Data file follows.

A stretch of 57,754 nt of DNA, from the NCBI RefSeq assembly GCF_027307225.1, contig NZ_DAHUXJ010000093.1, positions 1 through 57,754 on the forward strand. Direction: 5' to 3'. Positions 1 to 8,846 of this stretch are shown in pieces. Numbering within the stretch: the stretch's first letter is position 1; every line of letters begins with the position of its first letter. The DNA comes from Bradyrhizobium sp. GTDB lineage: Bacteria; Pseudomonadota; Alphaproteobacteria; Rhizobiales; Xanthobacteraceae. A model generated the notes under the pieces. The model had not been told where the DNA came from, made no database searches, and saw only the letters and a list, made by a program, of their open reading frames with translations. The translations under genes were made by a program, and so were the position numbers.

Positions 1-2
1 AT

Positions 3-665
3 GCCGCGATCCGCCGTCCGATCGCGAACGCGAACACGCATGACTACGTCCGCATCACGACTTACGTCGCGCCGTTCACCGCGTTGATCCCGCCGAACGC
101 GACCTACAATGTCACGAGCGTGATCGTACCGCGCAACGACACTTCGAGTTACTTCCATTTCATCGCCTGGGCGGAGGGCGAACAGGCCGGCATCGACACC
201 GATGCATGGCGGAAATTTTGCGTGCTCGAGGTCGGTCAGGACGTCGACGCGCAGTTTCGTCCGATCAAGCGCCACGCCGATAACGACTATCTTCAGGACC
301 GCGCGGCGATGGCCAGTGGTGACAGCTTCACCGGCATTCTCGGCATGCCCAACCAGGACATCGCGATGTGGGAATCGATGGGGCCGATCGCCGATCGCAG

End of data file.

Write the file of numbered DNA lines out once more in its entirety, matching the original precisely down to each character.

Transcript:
A stretch of 57,754 nt of DNA, from the NCBI RefSeq assembly GCF_027307225.1, contig NZ_DAHUXJ010000093.1, positions 1 through 57,754 on the forward strand. Direction: 5' to 3'. Positions 1 to 8,846 of this stretch are shown in pieces. Numbering within the stretch: the stretch's first letter is position 1; every line of letters begins with the position of its first letter. The DNA comes from Bradyrhizobium sp. GTDB lineage: Bacteria; Pseudomonadota; Alphaproteobacteria; Rhizobiales; Xanthobacteraceae. A model generated the notes under the pieces. The model had not been told where the DNA came from, made no database searches, and saw only the letters and a list, made by a program, of their open reading frames with translations. The translations under genes were made by a program, and so were the position numbers.

Positions 1-2
1 AT

Positions 3-665
3 GCCGCGATCCGCCGTCCGATCGCGAACGCGAACACGCATGACTACGTCCGCATCACGACTTACGTCGCGCCGTTCACCGCGTTGATCCCGCCGAACGC
101 GACCTACAATGTCACGAGCGTGATCGTACCGCGCAACGACACTTCGAGTTACTTCCATTTCATCGCCTGGGCGGAGGGCGAACAGGCCGGCATCGACACC
201 GATGCATGGCGGAAATTTTGCGTGCTCGAGGTCGGTCAGGACGTCGACGCGCAGTTTCGTCCGATCAAGCGCCACGCCGATAACGACTATCTTCAGGACC
301 GCGCGGCGATGGCCAGTGGTGACAGCTTCACCGGCATTCTCGGCATGCCCAACCAGGACATCGCGATGTGGGAATCGATGGGGCCGATCGCCGATCGCAG